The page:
A House of Lords committee has said the UK Government’s approach to AI has become too narrowly focused on safety and is neglecting the opportunities the technology offers.
The Digital and Communications Committee has published a report on the issue, saying large language models (LLMs) will produce epoch defining changes comparable with the invention of the internet.
But it warns there is a “real and growing” risk of regulations stifling the market, and says there is a need to prioritise open competition and transparency. Without this a small number of tech firms may rapidly consolidate control of a critical market and stifle new players.
The publication has come after a period in which the UK Government has promoted itself as a worldwide leader in promoting safe deployments of AI, with the establishment of the AI Safety Institute and its backing for a set of guidelines for the secure development of the technology.
The Lords committee has welcomed the moves, but says in the report that apocalyptic concerns about threats to human existence are exaggerated and must not distract policy makers from responding to more immediate issues.
Vision for benefits
It says a more positive vision for LLMs is needed to produce the social and economic benefits, and enable the UK to compete globally. Key measures include more support for AI start-ups, boosting computing infrastructure, improving skills and exploring options for an ‘in-house’ sovereign UK LLM.
There is also a need to support copyright holders so they are not exploited by LLM developers, and to ensure that tech firms do not use data without permission.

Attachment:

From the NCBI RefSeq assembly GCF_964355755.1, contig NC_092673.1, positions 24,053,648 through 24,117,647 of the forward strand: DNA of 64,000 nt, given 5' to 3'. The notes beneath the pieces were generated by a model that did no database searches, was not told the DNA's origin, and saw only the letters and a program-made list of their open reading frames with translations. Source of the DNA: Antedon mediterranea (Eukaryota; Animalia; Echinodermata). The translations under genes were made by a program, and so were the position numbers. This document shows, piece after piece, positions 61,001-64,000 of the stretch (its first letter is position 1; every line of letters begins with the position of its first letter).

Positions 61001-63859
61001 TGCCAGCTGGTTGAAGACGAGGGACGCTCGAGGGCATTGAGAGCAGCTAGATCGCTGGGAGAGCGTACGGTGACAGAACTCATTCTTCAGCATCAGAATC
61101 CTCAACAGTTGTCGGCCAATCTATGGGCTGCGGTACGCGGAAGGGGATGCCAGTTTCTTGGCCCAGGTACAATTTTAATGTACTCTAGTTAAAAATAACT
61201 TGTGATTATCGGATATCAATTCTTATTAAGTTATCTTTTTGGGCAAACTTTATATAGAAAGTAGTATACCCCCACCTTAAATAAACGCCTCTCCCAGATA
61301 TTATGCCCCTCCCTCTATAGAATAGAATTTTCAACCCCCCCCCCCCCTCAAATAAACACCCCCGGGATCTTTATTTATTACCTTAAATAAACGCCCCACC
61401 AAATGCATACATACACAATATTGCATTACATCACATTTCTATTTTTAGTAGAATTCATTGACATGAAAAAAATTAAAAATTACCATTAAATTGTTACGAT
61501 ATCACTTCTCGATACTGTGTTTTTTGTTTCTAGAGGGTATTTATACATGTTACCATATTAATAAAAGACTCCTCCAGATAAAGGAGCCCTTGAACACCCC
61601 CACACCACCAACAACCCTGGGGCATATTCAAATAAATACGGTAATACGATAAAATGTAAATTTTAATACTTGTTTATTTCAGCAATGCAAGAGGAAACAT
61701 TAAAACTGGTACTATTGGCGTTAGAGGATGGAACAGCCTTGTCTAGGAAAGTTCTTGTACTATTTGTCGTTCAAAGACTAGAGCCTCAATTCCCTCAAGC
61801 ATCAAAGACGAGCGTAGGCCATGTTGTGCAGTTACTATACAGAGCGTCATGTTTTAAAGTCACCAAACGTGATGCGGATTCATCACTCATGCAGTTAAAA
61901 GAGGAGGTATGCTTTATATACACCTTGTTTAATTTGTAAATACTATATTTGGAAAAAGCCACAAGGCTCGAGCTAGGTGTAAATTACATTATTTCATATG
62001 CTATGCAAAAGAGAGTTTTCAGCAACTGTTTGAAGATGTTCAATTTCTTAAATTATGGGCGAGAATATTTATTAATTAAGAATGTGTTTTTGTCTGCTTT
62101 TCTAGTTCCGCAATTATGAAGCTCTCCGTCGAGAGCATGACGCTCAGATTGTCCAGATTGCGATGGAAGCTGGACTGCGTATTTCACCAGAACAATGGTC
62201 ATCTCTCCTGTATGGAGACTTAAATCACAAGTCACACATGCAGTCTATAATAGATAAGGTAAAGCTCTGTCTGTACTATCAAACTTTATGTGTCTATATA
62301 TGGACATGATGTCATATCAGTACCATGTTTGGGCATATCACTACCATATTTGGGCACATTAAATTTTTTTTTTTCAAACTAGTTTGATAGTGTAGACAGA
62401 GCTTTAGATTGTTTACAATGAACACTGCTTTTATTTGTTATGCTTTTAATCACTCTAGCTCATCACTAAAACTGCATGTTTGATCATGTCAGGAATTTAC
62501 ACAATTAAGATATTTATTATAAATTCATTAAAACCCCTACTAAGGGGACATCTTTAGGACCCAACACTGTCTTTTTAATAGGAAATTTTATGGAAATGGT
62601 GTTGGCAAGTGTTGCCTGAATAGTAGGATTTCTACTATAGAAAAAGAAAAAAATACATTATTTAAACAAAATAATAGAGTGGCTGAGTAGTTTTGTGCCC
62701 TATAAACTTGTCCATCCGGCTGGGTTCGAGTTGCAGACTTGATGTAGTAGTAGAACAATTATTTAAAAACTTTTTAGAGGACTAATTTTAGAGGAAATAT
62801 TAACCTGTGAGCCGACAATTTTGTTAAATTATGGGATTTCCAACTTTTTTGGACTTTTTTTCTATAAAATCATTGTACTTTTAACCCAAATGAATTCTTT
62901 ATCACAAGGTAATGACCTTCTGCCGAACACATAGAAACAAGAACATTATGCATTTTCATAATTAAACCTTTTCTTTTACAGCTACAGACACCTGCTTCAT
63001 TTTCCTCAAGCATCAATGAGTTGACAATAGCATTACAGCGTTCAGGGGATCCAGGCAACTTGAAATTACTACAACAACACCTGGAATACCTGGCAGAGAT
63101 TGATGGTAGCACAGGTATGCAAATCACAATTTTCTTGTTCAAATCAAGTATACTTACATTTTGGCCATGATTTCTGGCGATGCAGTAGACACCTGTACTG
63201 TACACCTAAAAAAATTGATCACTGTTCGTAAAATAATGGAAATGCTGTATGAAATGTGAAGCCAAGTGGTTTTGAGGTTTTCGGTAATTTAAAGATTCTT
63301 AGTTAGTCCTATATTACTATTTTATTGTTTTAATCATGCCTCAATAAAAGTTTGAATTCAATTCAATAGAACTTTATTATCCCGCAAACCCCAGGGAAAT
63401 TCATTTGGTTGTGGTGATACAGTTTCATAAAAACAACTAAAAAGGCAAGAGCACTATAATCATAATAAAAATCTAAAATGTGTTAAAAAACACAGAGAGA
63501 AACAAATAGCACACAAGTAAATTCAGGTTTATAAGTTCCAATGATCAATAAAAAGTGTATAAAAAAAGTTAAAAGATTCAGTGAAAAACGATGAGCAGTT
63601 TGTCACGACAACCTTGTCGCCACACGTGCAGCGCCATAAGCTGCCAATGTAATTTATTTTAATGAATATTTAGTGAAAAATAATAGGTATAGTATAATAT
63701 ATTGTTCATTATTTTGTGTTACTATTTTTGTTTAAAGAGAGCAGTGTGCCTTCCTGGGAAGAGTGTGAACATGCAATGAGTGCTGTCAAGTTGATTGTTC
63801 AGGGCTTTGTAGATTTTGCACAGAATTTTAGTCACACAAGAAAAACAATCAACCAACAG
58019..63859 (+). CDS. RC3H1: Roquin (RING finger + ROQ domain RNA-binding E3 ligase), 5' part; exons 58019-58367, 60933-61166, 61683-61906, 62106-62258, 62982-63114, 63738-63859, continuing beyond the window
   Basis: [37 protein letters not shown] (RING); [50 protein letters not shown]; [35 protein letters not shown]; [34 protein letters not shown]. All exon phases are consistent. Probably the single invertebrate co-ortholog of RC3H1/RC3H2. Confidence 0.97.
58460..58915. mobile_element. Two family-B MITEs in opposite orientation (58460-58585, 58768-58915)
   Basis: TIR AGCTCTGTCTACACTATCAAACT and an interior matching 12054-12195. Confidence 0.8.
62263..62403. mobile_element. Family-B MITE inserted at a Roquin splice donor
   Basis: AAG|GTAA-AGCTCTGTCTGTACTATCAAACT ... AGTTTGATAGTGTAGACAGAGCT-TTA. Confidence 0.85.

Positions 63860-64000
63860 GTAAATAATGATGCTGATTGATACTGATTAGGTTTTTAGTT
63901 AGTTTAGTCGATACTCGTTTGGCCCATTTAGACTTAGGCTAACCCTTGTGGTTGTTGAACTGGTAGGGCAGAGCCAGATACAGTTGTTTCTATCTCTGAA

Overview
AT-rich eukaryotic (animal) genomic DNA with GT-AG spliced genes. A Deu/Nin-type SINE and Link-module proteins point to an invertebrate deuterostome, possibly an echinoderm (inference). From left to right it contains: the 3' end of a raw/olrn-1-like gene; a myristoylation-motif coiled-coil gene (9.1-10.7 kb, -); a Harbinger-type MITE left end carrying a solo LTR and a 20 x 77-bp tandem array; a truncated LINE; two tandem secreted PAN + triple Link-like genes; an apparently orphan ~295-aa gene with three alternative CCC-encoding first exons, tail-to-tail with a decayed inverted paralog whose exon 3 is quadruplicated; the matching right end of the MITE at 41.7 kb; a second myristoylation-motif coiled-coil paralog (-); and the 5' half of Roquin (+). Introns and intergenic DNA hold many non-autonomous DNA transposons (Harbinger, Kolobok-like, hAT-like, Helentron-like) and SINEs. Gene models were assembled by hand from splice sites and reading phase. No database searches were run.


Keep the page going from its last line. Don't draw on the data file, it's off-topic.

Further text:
The committee sets out 10 core recommendations, including that the Government rebalances its strategy for AI towards the opportunities it offers, and makes market competition and explicit AI policy objective, with enhanced governance and transparency. These would be accompanied by a series of measures to boost opportunities, such as supporting academic spinouts and looking at the option of a sovereign LLM capability.
The paper also advocates a more nuanced approach in dealing with the arguments around open and closed models of AI, a respect for copyright, and that preparations are made quickly in the face of a protracted international competition and technological turbulence.
Other recommendations are more reflective of the worries about AI. They are to address immediate security risks from LLMs, review catastrophic risks, empower regulators and to ensure that regulation is proportionate.
Chair of the committee Baroness Stowell said: “The rapid development of AI large language models is likely to have a profound effect on society, comparable to the introduction of the internet. That makes it vital for the Government to get its approach right and not miss out on opportunities – particularly not if this is out of caution for far-off and improbable risks. We need to address risks in order to be able to take advantage of the opportunities – but we need to be proportionate and practical. We must avoid the UK missing out on a potential AI goldrush.
“One lesson from the way technology markets have developed since the inception of the internet is the danger of market dominance by a small group of companies. The Government must ensure exaggerated predictions of an AI driven apocalypse, coming from some of the tech firms, do not lead it to policies that close down open source AI development or exclude innovative smaller players from developing AI services.
“We must be careful to avoid regulatory capture by the established technology companies in an area where regulators will be scrabbling to keep up with rapidly developing technology.